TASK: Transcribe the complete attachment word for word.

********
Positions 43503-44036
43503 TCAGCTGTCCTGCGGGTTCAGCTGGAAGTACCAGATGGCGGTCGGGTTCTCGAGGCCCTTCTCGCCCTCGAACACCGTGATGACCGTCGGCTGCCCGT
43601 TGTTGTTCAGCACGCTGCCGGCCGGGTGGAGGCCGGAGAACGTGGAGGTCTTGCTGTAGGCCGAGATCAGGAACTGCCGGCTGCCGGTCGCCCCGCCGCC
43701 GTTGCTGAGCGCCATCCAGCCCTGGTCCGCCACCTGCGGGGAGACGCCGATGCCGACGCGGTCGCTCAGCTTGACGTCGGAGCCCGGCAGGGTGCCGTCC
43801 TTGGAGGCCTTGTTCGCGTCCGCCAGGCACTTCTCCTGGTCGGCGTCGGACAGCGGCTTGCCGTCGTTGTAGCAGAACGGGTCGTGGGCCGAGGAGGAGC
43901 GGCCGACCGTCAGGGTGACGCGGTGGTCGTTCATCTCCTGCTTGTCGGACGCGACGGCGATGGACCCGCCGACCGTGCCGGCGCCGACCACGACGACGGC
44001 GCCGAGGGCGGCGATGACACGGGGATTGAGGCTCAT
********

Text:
Positions 43503-44036
43503 TCAGCTGTCCTGCGGGTTCAGCTGGAAGTACCAGATGGCGGTCGGGTTCTCGAGGCCCTTCTCGCCCTCGAACACCGTGATGACCGTCGGCTGCCCGT
43601 TGTTGTTCAGCACGCTGCCGGCCGGGTGGAGGCCGGAGAACGTGGAGGTCTTGCTGTAGGCCGAGATCAGGAACTGCCGGCTGCCGGTCGCCCCGCCGCC
43701 GTTGCTGAGCGCCATCCAGCCCTGGTCCGCCACCTGCGGGGAGACGCCGATGCCGACGCGGTCGCTCAGCTTGACGTCGGAGCCCGGCAGGGTGCCGTCC
43801 TTGGAGGCCTTGTTCGCGTCCGCCAGGCACTTCTCCTGGTCGGCGTCGGACAGCGGCTTGCCGTCGTTGTAGCAGAACGGGTCGTGGGCCGAGGAGGAGC
43901 GGCCGACCGTCAGGGTGACGCGGTGGTCGTTCATCTCCTGCTTGTCGGACGCGACGGCGATGGACCCGCCGACCGTGCCGGCGCCGACCACGACGACGGC
44001 GCCGAGGGCGGCGATGACACGGGGATTGAGGCTCAT